Hope. Strength. Courage.

There was a time and place where I would have written, “Facing the unknown creates anxiety and fear.”

I find myself progressing and developing awareness of self, which allows me to experience life differently and more fully.

Today, I write, “Facing anxiety and fear moves you from the unknown to full knowledge of your potential to do the impossible.”

These two thinking constructs are true, but one is more healthier and demonstrates a growth mindset.

Everything prepares you for your life-defining moment, if you are willing to seize the day, when it arrives.

——————–

Earlier this year, I was struggling and afraid to reveal my personal struggles with depression and anxiety. I suffered daily, from daily panic attacks and my mind played tricks on me. It wasn’t easy to walk away from five years of beautiful wins and difficult losses, but when I made the decision to care about myself, my struggle transformed itself into vanishing points rather than places of terrifying convergence. There was something about letting go and beginning again that gave me permission to breathe again.

I didn’t spend the summer reinventing myself or starting over; I just needed to jump-start my passion and purpose. I spent considerable time reflecting and meditating about what I would need to do to live happy and whole. I re-centered my focus and energy on what mattered the most – I needed to prioritize how to better take care of myself and my son. I made myself a promise- I would dwell on the lessons learned, rather than the struggle. When I became conscientious of defining my space, I experienced a new beginning.

But this all seems poetic, rather than real, right?

I had a lot of questions and I asked myself (and God),

1) “Do I really want to move and start over?”
2) “Who will help me move?”
3) “Can I leave my family and friends”
4) “What about money, how will I pay for all these changes, especially rent in two places?”
5) “How will I manage my anxiety and pack at the same time?”
6) “Will my son be okay with changing schools again?”
7) “How will I pick the best community, school & after-school program ( & Babysitter)?”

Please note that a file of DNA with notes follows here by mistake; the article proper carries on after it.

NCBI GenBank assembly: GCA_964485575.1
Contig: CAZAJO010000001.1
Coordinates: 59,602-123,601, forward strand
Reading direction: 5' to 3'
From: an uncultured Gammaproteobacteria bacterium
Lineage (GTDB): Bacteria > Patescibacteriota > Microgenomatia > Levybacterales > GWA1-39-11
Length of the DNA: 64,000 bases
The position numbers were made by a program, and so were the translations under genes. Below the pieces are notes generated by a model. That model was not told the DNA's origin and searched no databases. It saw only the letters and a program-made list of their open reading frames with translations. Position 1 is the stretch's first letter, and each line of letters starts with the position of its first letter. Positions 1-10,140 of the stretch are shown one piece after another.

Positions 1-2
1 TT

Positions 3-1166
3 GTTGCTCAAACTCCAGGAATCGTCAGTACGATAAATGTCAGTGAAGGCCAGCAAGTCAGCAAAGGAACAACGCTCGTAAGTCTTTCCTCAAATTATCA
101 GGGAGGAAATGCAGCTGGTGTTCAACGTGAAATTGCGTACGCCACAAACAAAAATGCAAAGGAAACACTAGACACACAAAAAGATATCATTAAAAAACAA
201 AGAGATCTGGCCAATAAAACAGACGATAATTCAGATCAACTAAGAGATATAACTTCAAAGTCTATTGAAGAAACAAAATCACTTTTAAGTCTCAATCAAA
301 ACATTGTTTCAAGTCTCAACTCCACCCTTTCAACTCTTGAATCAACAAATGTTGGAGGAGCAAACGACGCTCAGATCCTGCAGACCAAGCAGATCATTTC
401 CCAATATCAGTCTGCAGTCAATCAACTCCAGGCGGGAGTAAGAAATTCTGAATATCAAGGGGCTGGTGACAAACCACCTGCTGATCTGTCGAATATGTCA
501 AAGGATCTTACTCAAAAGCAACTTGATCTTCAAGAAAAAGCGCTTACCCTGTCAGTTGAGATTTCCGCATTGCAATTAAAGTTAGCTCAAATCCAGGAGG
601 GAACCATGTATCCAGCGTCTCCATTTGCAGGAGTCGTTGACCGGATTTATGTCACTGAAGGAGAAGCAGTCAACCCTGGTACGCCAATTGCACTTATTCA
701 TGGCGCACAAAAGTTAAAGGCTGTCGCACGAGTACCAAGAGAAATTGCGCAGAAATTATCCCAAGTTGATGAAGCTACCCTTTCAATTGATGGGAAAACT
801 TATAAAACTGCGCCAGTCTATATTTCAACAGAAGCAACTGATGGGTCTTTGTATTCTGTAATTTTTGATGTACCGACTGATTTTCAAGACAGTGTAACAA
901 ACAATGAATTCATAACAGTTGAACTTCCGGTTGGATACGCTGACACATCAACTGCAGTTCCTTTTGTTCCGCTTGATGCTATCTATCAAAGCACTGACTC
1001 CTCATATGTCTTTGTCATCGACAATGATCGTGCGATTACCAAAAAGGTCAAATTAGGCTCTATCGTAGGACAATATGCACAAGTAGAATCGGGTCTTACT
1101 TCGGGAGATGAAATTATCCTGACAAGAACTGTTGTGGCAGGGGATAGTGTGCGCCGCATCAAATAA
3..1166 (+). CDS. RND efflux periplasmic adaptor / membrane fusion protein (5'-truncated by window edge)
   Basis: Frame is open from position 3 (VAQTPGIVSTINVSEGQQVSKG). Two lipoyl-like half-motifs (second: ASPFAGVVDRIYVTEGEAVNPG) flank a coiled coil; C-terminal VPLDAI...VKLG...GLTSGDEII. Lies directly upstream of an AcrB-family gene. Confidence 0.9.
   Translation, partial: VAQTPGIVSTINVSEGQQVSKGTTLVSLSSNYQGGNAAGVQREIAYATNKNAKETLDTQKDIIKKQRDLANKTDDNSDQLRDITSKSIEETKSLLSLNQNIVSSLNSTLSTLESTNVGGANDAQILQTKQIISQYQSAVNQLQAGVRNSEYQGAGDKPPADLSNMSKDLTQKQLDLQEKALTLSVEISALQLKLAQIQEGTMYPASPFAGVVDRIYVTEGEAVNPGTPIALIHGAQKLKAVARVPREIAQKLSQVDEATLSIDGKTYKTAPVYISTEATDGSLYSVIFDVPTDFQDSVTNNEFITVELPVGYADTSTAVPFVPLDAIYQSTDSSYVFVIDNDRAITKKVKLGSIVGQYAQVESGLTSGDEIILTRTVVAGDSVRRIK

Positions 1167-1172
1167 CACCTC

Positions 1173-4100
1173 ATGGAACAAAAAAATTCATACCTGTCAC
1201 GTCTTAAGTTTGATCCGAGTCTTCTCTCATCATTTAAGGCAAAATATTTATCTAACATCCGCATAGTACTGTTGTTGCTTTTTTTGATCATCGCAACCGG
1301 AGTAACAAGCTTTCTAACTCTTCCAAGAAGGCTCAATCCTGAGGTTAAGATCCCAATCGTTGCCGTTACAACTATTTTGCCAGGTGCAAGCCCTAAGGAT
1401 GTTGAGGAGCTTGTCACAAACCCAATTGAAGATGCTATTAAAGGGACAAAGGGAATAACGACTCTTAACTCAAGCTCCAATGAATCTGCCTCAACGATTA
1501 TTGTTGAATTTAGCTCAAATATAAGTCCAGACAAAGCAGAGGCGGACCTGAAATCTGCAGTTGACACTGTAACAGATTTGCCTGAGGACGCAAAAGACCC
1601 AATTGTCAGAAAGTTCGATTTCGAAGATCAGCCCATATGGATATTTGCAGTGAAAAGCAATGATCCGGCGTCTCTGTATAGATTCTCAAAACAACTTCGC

8) “I have no sense of direction, how will I learn to drive in a new city?”
9) “What about scheduling a last minute physical and paying for an epi-pen for Carter?”

(and the list went on and on….)

Without knowing all the answers, I accepted a job offer to work with foster youth and took a leap!

Guess what?

In just one day, I found a place to live (3rd floor apartment, which helps me with my anxiety) and paid the deposit with money that came right on time.

I moved successfully & start my new job next Monday! I had a crew of folks in Cbus and Cinci. I would have never made it without everyone. (There are 36 steps up to the third floor of my new apartment and there must have been 100 trips up those stairs, by five generous people). Seriously, the awesomeness of people left me speechless. My heart is full of gratitude.

Guess what, you never really leave your friends and family, you just make new friends and family!

Two weeks ago, I had a balance of -$20.17 in my checking account and a week later, I had 2K! Everything has been provided through the generosity of others – Money, food, essentials, trash bags, boxes, containers, gas, school supplies, etc. I am incredibly thankful. My friends and family helped me with extra funds; I also got a loan from a friend, sold some paintings, and had two paying clients this summer!

I manage my anxiety, but sometimes I falter. I find that writing, praying and lemongrass oil help me cope.

With the advice & support of others, I realized that I was transferring my own fear and experiences of my childhood onto my son; I moved three times in first grade and wondered how my son would overcome change. It was communicated to me that I am offering my son the support that he needs to be successful; I was also told that I am not my mother!

I found a great school & after-school program, and have a college friend nearby for emergencies.

My phone helps, but my son is my GPS. He already knows how to get around!!! He told me this morning, “Mom you cannot use GPS to get to school. Don’t use your phone and I am not helping you either!” (That kid!)

I was able to get a physical appointment for the very next day (& pay for it). I was also able to get a free epi-pen for my son – they shipped it over-night for free, just in time for my son’s first day of school!

——————–